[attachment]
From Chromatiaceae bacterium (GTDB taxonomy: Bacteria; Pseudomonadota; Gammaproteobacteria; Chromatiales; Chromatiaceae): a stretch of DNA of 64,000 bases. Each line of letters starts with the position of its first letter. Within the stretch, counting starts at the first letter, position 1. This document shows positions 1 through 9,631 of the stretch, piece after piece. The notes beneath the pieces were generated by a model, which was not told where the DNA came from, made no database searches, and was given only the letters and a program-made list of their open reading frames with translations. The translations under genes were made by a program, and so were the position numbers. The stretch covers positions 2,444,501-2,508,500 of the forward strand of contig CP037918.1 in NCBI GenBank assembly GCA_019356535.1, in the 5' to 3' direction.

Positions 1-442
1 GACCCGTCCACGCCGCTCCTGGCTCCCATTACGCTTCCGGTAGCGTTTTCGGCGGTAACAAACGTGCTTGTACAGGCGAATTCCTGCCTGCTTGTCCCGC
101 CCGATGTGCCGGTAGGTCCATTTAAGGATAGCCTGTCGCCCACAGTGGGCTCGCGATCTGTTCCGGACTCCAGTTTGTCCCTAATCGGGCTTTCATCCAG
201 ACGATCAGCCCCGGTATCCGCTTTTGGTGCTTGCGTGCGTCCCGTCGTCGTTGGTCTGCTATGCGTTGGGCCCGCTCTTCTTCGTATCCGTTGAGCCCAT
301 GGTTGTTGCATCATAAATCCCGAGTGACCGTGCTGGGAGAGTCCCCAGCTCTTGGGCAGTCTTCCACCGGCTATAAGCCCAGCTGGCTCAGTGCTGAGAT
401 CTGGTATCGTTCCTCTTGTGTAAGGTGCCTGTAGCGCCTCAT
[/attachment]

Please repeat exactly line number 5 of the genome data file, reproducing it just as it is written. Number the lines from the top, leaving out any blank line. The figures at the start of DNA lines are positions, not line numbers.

201 ACGATCAGCCCCGGTATCCGCTTTTGGTGCTTGCGTGCGTCCCGTCGTCGTTGGTCTGCTATGCGTTGGGCCCGCTCTTCTTCGTATCCGTTGAGCCCAT